We’ve broken our instructions into step-by-step physical instructions, followed by some mental cues in order to achieve the maximum benefit of Mountain Pose.
Follow these step-by-step instructions to bring your body into Tadasana (Mountain Pose) from the ground up:
- Come to stand at the top of your yoga mat with your feet hip distance apart, toes pointing forward.
- Feel your feet grounded into the floor and lift through the inner arches of both feet. Keep your weight evenly distributed between both sides of your body.
- Pull up slightly on your knee caps to engage the thigh muscles. Keep your legs straight but avoid locking your knees.
- Spin your outer thighs slightly inwards to widen your sitting bones. Energetically squeeze your inner thighs toward your midline.
- Pull your navel in and up and draw your lower ribs together to engage your deep abdominal muscles.
- Bring your pelvis into a neutral position. To really feel this alignment, try tilting your tailbone up, slightly arching your lower back, then tucking your tailbone under; now, split the difference. Your sitting bones should be pointing toward the floor and you will feel a slight curve in your low back.
- Bring your arms to your sides with your palms facing forward. Feel your collarbones spread wide across your chest.
- Drop your shoulders down away from your ears and wide across your upper back, feeling your shoulder blades pulling down and apart.
- Elongate your neck and reach the crown of your head up towards the sky, your spine long. Feel yourself grow a couple centimeters taller.
- Stand tall in your Tadasana (Mountain Pose) for several breaths, as you bring deeper awareness to your alignment by following the mental prompts given below.
Bringing your awareness to your alignment in Mountain Pose will help you practice proper alignment in all other asana.
- Feel your feet grounded into the floor.
- Notice how your joints are stacked.
- Feel the natural curves of your spine and the alignment of your pelvis.
- Feel your abdominal muscles activated to support your torso and keeping you upright.
- Be aware of what muscles are engaged in your legs and back.
- Every time you return to Tadasana during your yoga practice, take yourself through this mental checklist to develop your body awareness.
Since Mountain Pose is a basic, beginner-friendly posture, it is generally safe for nearly anyone to practice. However, there are certain cases where a supportive modification is required. If you experience vertigo, migraines, high or low blood pressure try practicing Mountain Pose in a Chair or with a wall support, as detailed in the next section.
Mountain Pose Modifications
When modifying yoga poses, it isn’t always about simplifying the asana. You might use modifications to make the pose more accessible, or to advance your experience in the posture.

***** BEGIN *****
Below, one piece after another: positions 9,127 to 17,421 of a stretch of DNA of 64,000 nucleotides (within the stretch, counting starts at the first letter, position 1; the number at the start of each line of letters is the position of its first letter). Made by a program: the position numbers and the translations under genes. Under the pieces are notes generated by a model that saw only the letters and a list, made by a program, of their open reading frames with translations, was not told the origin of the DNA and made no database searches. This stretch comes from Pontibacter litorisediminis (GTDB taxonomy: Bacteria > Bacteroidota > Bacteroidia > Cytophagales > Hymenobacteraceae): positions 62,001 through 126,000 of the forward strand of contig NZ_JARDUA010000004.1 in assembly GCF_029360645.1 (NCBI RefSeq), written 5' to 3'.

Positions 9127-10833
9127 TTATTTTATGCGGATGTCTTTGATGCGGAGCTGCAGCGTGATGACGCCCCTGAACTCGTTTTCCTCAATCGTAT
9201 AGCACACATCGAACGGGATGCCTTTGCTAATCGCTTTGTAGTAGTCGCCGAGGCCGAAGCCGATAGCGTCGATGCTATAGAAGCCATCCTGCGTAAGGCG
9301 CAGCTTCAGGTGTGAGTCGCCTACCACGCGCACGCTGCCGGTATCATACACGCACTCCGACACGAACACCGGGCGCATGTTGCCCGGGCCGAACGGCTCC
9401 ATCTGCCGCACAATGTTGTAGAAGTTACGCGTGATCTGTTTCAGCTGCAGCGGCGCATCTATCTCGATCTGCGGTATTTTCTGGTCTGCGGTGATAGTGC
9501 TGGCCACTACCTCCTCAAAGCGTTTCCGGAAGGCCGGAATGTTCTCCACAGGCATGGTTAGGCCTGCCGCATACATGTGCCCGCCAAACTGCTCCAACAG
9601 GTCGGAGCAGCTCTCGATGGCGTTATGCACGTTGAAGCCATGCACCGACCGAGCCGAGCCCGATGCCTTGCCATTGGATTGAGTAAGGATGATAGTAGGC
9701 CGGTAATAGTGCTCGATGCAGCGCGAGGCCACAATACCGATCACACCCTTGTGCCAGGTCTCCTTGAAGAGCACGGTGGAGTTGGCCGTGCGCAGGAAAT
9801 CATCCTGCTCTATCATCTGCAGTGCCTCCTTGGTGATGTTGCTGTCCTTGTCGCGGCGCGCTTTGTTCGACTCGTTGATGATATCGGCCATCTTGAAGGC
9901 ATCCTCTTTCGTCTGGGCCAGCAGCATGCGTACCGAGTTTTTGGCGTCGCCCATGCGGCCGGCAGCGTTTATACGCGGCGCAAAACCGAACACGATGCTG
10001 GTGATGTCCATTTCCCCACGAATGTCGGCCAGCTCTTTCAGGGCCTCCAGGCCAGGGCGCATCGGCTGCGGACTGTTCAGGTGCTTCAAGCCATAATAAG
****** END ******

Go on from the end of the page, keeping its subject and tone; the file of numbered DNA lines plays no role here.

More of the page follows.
If you are recovering from an injury or working on building strength and balance, try practicing a supported version of Mountain Pose.
- Chair Yoga Mountain Pose: use a sturdy chair and sit a bit forward in the seat so your feet are firmly planted on the floor. Balance on your sitting bones by leaning forward slightly. Bring your arms straight at your sides and turn your palms forward. Follow the same cues as detailed above to engage your core, drop your shoulders, and open your chest and upper back. Lengthen through the crown of your head to keep your spine long.
- Wall Support: if you are working towards building a stronger core and back, or better balance, try practicing Mountain Pose against a wall. Stand with your buttocks against a wall. Depending on your body, your heels may be touching the wall, or slightly in front of it — just be sure your hips are aligned over your ankles. Point your sitting bones toward the floor so your pelvis is neutral. Roll your shoulders down and back so your chest and upper back are open. Your shoulder blades may or may not be touching the wall — the goal is to feel a straight line between your head, shoulders, hips, and ankles. Bring your arms to your sides with your palms forward and reach the crown of your head up toward the sky.
- Wider Stance: this incredibly simple modification is perfect for those who might feel a little wobbly in Mountain Pose (for example, if you are in your third trimester of pregnancy). To have an easier time finding your center of gravity, spread your feet a bit wider apart, hip width distance or little more. Keep your toes pointing forward and follow all other alignment cues detailed above.
Once you feel stable in your Tadasana, give yourself a bit of challenge with these more advanced modifications.
- Close your eyes: to test your balance, try practicing Mountain Pose with closed eyes. Turn your awareness inwards and connect to your center of gravity to remain stable.